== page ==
Not quite ready for prime time
As someone who has been watching CBC television news since the days of Larry Henderson, Earl Cameron, and Stanley Burke, I was looking forward to the launch this week of the new National. Certainly it was long past time to retire Peter Mansbridge, but four nights of dipping in and out of the National with its quartet of hosts has left me unable to decide if the package works or not.
With all the time they’ve had to plan, the show should have been more polished and professional. As far as I could tell, there was no discernible core to the news judgment. One night the death of a baseball player led the show, another night it was a feature on fentanyl. And, please, could Keith Boag write a little something beforehand rather than just winging it as he did during his meandering on-camera piece about the Virginia elections. Best item by far was Paul Hunter recalling Sandy Hook. International news in general? Apparently no one cares. As for the desk, get rid of it, it’s too much of a distraction.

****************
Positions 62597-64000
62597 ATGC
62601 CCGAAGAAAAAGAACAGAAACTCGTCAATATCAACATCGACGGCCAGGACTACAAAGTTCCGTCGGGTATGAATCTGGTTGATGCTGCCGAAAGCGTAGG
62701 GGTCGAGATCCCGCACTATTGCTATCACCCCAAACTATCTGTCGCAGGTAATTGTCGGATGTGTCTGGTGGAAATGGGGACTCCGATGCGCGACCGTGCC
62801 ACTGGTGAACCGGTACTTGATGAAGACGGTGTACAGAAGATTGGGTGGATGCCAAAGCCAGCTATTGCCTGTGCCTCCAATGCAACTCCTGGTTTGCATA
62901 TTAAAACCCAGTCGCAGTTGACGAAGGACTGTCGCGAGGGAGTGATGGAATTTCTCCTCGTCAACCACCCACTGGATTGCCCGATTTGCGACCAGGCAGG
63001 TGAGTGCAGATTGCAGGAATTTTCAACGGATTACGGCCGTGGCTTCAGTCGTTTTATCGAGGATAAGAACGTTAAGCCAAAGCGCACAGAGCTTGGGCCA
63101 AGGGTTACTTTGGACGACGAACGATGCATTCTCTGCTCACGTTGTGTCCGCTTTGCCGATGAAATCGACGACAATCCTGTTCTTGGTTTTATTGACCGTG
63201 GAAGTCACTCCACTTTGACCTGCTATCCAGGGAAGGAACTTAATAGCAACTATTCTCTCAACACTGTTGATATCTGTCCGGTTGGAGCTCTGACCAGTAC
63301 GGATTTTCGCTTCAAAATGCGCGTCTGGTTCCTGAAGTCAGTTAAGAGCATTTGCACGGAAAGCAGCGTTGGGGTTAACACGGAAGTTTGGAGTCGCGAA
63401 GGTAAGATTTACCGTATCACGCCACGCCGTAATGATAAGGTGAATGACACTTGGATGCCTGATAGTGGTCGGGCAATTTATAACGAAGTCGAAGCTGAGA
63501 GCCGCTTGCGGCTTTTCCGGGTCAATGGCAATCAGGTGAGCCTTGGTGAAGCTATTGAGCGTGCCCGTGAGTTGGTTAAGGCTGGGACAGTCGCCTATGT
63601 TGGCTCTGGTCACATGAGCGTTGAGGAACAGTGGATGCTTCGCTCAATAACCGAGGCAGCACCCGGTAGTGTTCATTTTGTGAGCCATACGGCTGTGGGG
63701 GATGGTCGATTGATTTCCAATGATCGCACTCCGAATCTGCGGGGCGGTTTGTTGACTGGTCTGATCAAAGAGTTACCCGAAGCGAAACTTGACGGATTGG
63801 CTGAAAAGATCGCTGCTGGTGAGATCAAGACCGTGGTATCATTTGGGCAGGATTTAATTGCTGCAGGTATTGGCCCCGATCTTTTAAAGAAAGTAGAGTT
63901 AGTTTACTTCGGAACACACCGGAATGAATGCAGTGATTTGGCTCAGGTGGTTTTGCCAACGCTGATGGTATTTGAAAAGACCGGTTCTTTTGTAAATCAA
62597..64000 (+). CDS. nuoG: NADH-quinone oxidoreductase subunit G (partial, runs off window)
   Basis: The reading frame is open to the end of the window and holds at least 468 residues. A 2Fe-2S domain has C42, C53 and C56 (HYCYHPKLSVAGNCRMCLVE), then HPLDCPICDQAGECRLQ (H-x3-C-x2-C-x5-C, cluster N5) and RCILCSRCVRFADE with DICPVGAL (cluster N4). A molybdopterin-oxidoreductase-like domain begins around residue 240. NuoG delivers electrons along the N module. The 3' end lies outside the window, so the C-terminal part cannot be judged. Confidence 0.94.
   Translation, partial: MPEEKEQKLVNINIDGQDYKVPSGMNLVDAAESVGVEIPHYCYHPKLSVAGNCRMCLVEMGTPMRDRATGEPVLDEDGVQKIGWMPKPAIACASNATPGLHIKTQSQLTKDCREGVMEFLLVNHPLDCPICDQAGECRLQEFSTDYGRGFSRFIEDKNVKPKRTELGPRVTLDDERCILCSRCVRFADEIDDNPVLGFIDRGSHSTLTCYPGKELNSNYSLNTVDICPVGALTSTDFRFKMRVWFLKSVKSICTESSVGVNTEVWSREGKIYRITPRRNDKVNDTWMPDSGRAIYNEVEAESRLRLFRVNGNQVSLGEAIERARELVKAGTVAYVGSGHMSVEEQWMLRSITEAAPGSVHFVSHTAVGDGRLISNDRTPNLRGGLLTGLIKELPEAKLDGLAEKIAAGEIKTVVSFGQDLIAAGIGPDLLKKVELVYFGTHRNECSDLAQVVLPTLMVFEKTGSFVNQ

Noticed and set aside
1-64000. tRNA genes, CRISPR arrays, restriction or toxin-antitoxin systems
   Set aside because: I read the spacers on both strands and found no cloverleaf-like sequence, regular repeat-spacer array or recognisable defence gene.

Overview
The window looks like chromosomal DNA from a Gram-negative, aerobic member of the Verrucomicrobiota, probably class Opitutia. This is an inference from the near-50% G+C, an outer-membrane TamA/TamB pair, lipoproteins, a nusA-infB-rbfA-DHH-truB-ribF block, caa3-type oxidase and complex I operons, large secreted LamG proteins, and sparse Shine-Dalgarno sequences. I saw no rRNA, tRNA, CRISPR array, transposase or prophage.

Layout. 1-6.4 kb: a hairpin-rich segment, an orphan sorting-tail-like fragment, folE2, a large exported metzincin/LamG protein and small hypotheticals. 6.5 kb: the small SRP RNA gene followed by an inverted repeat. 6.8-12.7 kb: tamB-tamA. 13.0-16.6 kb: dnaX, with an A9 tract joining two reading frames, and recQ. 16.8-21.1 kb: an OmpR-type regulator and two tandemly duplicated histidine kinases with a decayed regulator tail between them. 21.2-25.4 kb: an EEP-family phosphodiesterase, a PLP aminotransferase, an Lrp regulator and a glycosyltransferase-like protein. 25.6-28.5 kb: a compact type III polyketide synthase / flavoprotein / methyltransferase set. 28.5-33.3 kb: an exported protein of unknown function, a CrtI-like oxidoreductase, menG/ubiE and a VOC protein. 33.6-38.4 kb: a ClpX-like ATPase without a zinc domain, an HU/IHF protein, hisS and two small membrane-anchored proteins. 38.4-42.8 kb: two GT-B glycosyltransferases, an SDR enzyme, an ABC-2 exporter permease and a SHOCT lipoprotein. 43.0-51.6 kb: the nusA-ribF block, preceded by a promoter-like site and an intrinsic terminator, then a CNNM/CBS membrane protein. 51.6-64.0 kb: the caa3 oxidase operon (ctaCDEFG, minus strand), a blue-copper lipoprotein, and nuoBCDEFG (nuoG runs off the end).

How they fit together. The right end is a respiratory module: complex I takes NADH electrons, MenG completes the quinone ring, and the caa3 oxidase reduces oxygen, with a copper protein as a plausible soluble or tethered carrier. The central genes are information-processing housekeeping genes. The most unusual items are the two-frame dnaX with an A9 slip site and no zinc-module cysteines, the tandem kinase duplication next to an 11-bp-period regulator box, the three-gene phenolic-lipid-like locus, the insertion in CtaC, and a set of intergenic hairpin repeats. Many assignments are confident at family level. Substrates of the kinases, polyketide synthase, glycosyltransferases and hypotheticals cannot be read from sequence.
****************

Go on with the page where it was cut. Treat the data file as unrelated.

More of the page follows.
Among the welcome elements of the forerunner National that made the cut is the At Issue panel with Andrew Coyne, Chantal Hébert and what appears will be a revolving third commentator. Another segment felt all too familiar from times past: a promo for a story from a coming Fifth Estate about a ticket reseller that said all too little. The only relevant video clip was one of those foolish chase pieces with shouted questions at the central figure in the story as he brushed off the investigative reporter by as much as saying, “Shoo fly, don’t bother me.”
But the real question is: do four anchors work? I think not. If one face is not enough for the CBC powers that be, maybe two might make it. If so, give me Ian Hanomansing and Adrienne Arsenault. Andrew Chang and Rosemary Barton don’t belong.